Pew’s research is really quite neat, and this article about Pacific sardines highlights the need to understand ocean acidification’s effect on phytoplankton and the food web.
Crash in sardine population may explain sick sea lion pups
Colder water in the Pacific beside California may be why we’re seeing more giant squid and different types of whales — the annual gray whale migration toward Baja California is booming this year — but it may also be part of the cascading causes of an alarming crash in the numbers of sardines.
Years After Mating, Eagle Rays Finally Give Birth
by Stephen Messenger
The marine biologists at Australia’s Oceanworld Manly aquarium may be well-versed in the facts of life, but it’s never too late to learn a bit more about how exactly babies are made. Recently, twelve healthy baby rays were birthed at the facility by a pair of females, much to the confusion of aquarium staff. What’s so puzzling about that? Well, the new mothers haven’t had any contact with a male stingray for over two years.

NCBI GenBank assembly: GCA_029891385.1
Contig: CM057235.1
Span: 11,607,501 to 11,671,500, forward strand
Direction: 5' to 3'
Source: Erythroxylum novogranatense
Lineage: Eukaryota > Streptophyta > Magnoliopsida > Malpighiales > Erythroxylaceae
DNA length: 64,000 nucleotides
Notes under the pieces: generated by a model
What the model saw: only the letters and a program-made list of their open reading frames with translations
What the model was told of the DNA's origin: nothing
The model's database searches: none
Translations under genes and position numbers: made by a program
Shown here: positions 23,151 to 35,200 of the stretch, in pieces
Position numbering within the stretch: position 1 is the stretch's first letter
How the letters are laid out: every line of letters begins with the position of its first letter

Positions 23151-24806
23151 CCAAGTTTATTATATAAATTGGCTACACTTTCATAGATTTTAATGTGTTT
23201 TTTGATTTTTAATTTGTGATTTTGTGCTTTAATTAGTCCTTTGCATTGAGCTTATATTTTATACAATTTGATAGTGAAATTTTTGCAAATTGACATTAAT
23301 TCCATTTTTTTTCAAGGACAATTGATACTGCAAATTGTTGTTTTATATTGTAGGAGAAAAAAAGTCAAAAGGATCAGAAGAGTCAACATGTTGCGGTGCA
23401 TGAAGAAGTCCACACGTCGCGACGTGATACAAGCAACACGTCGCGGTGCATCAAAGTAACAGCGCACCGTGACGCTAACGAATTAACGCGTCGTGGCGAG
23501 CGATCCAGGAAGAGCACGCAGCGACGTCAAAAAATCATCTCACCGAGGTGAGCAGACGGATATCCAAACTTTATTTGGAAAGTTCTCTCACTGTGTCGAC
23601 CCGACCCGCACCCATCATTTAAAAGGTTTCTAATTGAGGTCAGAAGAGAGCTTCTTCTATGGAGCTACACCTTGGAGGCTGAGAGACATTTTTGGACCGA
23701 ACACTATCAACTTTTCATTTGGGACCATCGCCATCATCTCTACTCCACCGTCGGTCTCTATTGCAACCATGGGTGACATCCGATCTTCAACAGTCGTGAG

Researchers point out that some female marine animals, like rays and sharks, have been known to store sperm until just the right moment to conceive. But, according to a report from Australia’s Daily Telegraph, never before have biologists observed rays put off starting a family so long after the initial reproductive deed was done. In fact, pregnancy was the last thing on their minds when they noticed two of their rays were starting to plump up…
(read more: TreeHugger)
Treats! Those eyes say, “Mine.”
A seal munches on a crab as animals at Sydney’s Taronga Zoo receive Christmas-themed treats in their enclosures.
Photograph: William West/AFP/Getty Images